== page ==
We were lucky enough to be invited for a sneak preview of the new folly! installation at Fountains Abbey and Studley Royal this week. The new follies are a great addition to the water gardens and families will love exploring the new structures. Children will be able to follow the trail to discover the follies, answering questions along the way.
Running from 28th April to 4th November, the exhibition will feature a cloud, a listening tower to transport you back 250 years, a huge glass lens, reflecting images from the outside to inside the folly and a shiny sphere to help you see things in a new way – don’t forget to send in your pictures of what you see to the team at Fountains Abbey.
Now in its third year at Fountains Abbey, the interactive art installation folly! encourages visitors to explore the water garden as it was originally intended; as a site of play and intrigue with dramatic views that criss-cross the landscape. The Georgian water garden is dotted with follies, fanciful structures designed to catch the eye, and for folly! 2018, Fountains Abbey and Studley Royal invited artists to design new art works, or modern-day follies, that are now installed where original 18th century follies have been lost from the landscape.
Justin Scully, General Manager at Fountains Abbey and Studley Royal comments:
“The new artworks continue the great 18th century tradition of follies in landscape gardens; catching the eye and surprising visitors to the garden. This year is the 300th anniversary of Studley Royal and what better way to mark this milestone than by re-imagining the garden’s lost follies through the eyes of some of the UK’s most interesting artists and architects. We hope that over the next few months visitors will see their favourite views and corners of the water garden in new, playful and enlightening ways.”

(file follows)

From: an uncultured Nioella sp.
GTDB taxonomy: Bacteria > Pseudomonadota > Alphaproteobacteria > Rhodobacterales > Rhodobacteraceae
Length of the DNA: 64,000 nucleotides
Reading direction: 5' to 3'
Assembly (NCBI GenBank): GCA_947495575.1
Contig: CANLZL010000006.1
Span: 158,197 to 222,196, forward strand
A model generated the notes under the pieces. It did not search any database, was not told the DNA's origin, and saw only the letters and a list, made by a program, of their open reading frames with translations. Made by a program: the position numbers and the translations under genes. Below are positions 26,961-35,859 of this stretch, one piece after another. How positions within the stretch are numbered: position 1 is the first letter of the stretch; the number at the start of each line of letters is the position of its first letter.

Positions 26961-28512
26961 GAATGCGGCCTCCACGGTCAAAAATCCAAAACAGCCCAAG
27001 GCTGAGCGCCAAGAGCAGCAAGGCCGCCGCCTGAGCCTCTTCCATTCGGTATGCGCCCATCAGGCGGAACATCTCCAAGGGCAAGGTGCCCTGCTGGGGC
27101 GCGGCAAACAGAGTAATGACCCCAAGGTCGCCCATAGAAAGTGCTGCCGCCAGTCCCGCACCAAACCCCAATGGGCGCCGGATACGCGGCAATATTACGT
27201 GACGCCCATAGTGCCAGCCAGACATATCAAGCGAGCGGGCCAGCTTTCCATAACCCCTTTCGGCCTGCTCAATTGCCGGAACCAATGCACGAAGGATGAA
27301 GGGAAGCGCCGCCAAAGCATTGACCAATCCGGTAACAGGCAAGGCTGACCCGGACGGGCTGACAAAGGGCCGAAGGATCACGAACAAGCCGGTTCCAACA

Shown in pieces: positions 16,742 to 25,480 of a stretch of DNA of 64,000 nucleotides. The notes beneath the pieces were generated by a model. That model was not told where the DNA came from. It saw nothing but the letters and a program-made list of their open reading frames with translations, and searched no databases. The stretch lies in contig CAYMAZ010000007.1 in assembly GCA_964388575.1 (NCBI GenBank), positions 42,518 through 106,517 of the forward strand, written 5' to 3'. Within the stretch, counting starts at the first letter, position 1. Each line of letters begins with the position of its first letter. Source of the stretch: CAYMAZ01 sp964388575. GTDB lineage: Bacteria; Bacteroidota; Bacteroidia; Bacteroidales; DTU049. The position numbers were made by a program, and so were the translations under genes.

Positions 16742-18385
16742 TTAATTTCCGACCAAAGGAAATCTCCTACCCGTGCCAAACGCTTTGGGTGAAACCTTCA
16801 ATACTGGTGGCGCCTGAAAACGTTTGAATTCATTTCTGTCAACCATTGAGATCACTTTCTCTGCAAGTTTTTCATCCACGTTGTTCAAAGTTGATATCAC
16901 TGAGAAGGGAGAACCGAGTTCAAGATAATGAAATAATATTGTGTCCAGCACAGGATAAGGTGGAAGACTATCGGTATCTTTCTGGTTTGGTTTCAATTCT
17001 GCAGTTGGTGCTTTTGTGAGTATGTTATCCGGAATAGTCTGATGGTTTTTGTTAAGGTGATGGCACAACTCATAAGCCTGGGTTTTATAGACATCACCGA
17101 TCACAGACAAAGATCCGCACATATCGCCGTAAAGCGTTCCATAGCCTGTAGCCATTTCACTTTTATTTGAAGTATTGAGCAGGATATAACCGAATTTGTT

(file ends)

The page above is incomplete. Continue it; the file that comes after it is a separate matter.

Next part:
Polly, by Charles Holland
This colourful and ornate 9m tall tower, affectionately nick-named ‘Polly’, evokes the playful structures of 18th century picturesque gardens as well as the exotic flora and fauna they often featured. Its form is reminiscent of an exotic bird and its timber shingle cladding has been painted in a mix of opulent colours to suggest a parrot’s plumage. The ‘head’ of the tower features a camera obscura which projects new, focussed views of the water garden within the interior. The fantastical installation is also visible from ‘Surprise View,’ the most famous vista in the World Heritage Site, appearing in the landscape alongside the majestic ruins of Fountains Abbey.
Gazing Ball, by Lucy + Jorge Orta
‘Gazing Ball’, located on the Banqueting House lawn, offers a dazzling reflection of the moon ponds and mirrored waters of Studley Royal. The 4m tall pentagonal steel sculpture has multiple windows of different shapes, referencing architectural details of the Rotundo, a classical Ionic folly formerly found on the site, presenting picture-perfect framed views across the gardens to the gothic Octagon Tower opposite. The sculpture is crowned by a chrome sphere which catches the light and plays with the reflected views of the water garden.
The Listening Tower, by Fleafolly
‘The Listening Tower’ has been inspired by a stone bath house folly that was fed by the nearby spring until the mid-1800s. A striking 3m tall white tower topped with a copper water collector, the tower repeats the noises of dripping water. Using internal trumpets to amplify and transmit the sounds, it tempts garden explorers to interact with the listening tower, hearing the echoes of the long-lost Bathing House.
The Cloud, by Foster Carter
11-year-old Foster Carter won a competition run in partnership with the North Yorkshire Society of Architects to design a fourth folly! and inspire a new generation of architects. Picked from over 1,800 entries, Foster’s design, ‘The Cloud’, is situated next to the Silver Pond in the water garden, and uses a 4.2m wood frame to hold up a ‘cloud’ that will ‘rain’ on visitors. Perfect on a hot summer day. To find out more about the design read our blog here.
folly! is part of ‘Trust New Art’, a partnership between the National Trust and Arts Council England.